Britain & Ireland

What was it about industrialisation that led to the emergence of a woman’s movement in Victorian Britain? Why do we see so many people fighting for so many rights and liberties in this period and what are the origins of some of the issues we still campaign on today? This section includes our major series on Social and Political Change in the UK from 1800 to the present day. There are also articles and podcasts on the often violent relationship between England and Ireland during this period and England’s changing relationship with Scotland and Wales. Read more

Sort by: Date (Newest first) | Title A-Z
  • Film: Reimagining the Blitz Spirit

    Article

    Dr Jo Fox continued our virtual branch lecture series this July on the subject 'Reimagining the Blitz Spirit: the mobilisation of World War II propaganda in our own times'. Fox is the Director of the Institute of Historical Research and a well-known historian specialising in the history of propaganda, rumour and truth telling.  In this talk...

    Click to view
  • Filmed Interview: The Women of Bletchley Park

    Multipage Article

    Bletchley Park was the most important of the top secret intelligence sites during the Second World War. The quiet Buckinghamshire village hosted 10,000 people dedicated to defeating the Nazis, 75% of those were women. In this podcast we are lucky enough to have some of those women talking about their...

    Click to view
  • First Zeppelin shot down over Britain

    Article

    In the First World War Britain suddenly became vulnerable to aerial attack. Alf Wilkinson records a memorable turning-point in the battle against the Zeppelin menace. On the night of the 2-3 September 1916 Lieutenant William Leefe Robinson became the first pilot to shoot down a Zeppelin raider over Britain. He...

    Click to view
  • Football and British-Soviet Relations

    Article

    Following the recent ‘Euro 96’ championship, Jim Phillips looks at two earlier international football tours which had major political and ideological connotations. In November 1945 Moscow Dynamo became the first Soviet football team to visit Britain, playing in Cardiff, Glasgow and twice in London. With English, Welsh and Scottish crowds...

    Click to view
  • Four faces of nursing and the First World War

    Article

    With the centenary approaching, article after article will appear on battles, the men who fought, those who refused, those that died, those who returned and those that made the decisions. There will be articles on the home front and the women that stepped into the men's shoes often to be...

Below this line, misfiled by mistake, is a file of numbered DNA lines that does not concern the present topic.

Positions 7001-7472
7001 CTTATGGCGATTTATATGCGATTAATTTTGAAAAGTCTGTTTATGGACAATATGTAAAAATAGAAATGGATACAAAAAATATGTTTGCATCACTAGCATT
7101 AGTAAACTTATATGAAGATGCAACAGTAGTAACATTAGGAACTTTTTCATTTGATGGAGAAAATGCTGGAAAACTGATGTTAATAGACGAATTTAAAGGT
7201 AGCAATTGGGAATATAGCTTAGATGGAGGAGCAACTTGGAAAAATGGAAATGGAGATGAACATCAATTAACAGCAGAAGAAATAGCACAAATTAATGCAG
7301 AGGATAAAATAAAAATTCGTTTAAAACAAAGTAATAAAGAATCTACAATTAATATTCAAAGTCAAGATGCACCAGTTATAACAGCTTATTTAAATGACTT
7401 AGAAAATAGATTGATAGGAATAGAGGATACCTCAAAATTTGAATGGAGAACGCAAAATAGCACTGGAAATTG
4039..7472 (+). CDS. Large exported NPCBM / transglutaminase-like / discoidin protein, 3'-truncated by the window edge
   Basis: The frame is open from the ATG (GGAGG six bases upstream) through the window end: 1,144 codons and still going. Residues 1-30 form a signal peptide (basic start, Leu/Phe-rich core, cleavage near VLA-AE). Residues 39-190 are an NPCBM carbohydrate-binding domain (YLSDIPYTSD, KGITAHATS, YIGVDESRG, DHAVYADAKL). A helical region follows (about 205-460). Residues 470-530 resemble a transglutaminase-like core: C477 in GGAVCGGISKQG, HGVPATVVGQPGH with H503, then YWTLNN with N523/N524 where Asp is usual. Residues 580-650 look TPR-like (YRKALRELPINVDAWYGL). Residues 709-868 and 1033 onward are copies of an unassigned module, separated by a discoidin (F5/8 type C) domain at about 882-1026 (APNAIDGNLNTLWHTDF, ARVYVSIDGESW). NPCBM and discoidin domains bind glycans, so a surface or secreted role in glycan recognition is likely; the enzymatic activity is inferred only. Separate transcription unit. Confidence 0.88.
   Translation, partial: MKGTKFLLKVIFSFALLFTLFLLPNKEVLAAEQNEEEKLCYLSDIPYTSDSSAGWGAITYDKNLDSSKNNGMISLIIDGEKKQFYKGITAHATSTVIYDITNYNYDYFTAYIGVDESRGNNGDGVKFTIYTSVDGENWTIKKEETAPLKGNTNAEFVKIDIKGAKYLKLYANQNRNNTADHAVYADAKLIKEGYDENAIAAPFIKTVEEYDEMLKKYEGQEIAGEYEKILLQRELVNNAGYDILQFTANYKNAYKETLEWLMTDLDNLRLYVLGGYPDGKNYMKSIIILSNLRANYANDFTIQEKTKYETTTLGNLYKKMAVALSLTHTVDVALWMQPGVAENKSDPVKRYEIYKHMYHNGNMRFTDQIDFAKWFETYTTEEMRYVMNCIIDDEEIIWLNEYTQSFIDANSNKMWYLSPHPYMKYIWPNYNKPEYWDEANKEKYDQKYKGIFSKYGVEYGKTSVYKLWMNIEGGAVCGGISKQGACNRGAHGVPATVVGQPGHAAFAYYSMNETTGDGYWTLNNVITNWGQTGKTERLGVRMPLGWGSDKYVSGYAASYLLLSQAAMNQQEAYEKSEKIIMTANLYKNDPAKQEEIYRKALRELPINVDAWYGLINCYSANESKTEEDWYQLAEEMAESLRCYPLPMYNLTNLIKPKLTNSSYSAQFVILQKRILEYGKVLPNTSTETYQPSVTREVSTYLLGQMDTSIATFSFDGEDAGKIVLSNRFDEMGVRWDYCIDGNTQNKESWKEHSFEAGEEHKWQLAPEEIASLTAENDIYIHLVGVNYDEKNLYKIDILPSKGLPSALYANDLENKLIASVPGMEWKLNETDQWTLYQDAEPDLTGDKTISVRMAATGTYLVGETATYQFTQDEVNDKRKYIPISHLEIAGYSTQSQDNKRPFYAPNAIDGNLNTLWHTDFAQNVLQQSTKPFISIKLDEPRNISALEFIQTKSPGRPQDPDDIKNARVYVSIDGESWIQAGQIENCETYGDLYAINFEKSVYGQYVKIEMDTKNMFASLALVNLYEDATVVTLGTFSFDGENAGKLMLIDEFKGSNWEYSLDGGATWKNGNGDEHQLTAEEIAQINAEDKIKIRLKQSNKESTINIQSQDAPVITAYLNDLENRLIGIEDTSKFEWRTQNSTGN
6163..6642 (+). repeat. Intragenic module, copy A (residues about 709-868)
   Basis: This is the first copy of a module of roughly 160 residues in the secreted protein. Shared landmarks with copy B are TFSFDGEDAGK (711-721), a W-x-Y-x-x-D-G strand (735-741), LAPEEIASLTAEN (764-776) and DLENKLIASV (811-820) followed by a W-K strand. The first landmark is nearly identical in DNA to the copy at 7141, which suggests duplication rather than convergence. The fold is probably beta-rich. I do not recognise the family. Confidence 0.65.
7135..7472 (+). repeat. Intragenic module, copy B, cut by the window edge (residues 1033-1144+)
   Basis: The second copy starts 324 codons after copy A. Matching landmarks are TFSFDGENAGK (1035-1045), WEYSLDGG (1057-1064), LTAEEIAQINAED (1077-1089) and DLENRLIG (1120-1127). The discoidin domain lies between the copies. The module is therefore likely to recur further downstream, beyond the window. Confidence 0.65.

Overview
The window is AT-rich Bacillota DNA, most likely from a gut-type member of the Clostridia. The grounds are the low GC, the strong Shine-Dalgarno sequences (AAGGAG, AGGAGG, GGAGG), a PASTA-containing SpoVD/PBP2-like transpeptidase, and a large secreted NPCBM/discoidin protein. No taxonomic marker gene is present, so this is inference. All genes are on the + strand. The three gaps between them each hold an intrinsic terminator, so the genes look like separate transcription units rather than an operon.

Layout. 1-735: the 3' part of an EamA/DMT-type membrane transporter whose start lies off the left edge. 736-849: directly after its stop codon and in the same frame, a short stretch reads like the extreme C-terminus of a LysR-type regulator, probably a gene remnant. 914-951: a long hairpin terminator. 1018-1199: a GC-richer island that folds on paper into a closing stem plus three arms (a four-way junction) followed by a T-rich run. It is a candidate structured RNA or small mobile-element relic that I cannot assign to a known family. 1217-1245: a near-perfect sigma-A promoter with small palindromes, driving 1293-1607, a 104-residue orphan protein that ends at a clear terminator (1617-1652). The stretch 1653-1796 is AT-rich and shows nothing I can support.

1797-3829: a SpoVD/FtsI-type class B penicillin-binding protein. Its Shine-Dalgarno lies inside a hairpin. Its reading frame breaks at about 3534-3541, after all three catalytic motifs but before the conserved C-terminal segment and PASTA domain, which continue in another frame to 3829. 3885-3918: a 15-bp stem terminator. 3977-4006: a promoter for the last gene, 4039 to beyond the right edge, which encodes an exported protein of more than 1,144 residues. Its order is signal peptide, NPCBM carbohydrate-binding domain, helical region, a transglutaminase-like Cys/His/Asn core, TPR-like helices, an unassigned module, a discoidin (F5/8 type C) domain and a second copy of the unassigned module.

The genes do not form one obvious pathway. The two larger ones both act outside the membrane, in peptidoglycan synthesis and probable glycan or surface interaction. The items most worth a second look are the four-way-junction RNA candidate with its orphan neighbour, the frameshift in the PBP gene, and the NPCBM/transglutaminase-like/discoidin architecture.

Click to view
  • From Disraeli to Callaghan: Britain 1879 - 1979

    Article

    A previously unpublished survey of British history by A.J.P. Taylor. It is a characteristic piece, though marked by gloom about the then recent inflation. Introduced by Historical Association President Chris Wrigley.

    Click to view
  • From Sail to Steam

    Article

    From the time when primitive man first went adrift on a bundle of reeds or learnt to balance himself on a floating log, to the days where his descendants, no more than a few generations ago, raced scrambling aloft to trim the towering sails of a full-rigged ship, the skill...

    Click to view
  • Gary Sheffield: Origins of the First World War

    Article

    Gary Sheffield, Professor of War studies, the University of Wolverhampton, is one of the UK's foremost historians on the First World War.  He is the author of numerous books and previously held posts at the University of Birmingham and the Royal Military Academy Sandhurst. In April 2014 he spoke at an HA event for teachers...

    Click to view
  • Gladstone and the London May Day Demonstrators, 1890

    Article

    One hundred and twenty years ago the advent of the first red May Days caused major concern across Europe. To general surprise, in 1890 and the next few years some of the largest rallies occurred in London. In Britain the main demonstration on the nearest Sunday to May Day passed...

    Click to view
  • Guy Fawkes in Manchester: The World of William Harrison Ainsworth

    Article